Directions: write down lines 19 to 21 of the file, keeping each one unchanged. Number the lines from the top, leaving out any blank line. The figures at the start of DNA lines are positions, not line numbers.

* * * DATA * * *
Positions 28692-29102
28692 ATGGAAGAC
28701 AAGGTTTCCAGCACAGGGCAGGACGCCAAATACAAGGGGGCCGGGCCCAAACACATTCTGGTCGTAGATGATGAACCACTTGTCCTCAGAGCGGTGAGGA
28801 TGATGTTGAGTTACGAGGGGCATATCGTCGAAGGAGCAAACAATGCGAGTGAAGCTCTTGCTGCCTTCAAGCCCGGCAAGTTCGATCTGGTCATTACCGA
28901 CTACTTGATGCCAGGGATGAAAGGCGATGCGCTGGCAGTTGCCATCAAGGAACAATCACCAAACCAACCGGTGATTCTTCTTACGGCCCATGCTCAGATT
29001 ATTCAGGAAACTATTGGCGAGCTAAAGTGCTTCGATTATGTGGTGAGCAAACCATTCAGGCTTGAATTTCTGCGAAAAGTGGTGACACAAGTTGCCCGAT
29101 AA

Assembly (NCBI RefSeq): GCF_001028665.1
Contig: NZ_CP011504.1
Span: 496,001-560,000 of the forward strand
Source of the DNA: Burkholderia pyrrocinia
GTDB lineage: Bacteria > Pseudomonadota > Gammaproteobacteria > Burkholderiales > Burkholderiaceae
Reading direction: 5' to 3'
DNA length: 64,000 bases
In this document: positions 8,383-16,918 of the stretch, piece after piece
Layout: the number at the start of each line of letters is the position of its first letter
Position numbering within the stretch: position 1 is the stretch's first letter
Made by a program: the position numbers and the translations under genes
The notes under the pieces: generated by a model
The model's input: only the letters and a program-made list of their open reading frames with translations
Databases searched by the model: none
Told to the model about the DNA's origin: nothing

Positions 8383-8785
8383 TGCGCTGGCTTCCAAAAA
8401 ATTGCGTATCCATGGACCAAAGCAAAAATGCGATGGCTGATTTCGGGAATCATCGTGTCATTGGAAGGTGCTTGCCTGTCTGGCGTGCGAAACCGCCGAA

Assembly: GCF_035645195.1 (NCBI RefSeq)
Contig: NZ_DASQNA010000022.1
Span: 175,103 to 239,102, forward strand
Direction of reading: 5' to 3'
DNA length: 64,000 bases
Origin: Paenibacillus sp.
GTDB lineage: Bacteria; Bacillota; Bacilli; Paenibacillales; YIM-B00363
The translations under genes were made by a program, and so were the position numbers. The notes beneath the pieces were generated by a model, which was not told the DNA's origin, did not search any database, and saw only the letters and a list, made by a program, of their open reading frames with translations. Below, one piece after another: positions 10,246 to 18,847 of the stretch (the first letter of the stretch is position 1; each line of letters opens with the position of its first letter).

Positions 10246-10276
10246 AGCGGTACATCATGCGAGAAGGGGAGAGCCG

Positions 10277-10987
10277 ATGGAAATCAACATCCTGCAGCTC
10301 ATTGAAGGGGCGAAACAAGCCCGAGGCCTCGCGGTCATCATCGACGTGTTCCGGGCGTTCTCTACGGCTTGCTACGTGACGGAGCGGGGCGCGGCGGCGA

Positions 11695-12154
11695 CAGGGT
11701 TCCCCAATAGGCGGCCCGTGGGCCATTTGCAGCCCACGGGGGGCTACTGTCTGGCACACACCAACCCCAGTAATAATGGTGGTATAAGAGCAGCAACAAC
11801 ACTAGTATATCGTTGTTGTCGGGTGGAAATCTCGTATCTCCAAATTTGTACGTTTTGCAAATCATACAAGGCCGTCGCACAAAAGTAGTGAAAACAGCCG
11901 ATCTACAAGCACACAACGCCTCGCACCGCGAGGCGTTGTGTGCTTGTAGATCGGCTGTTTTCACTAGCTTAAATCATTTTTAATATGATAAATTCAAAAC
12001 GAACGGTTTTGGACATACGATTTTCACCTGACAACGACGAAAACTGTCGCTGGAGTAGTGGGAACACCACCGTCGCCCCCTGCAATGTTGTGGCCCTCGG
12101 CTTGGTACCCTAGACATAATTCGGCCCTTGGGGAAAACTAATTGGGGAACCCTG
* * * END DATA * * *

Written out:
The notes under the pieces: generated by a model
The model's input: only the letters and a program-made list of their open reading frames with translations
Databases searched by the model: none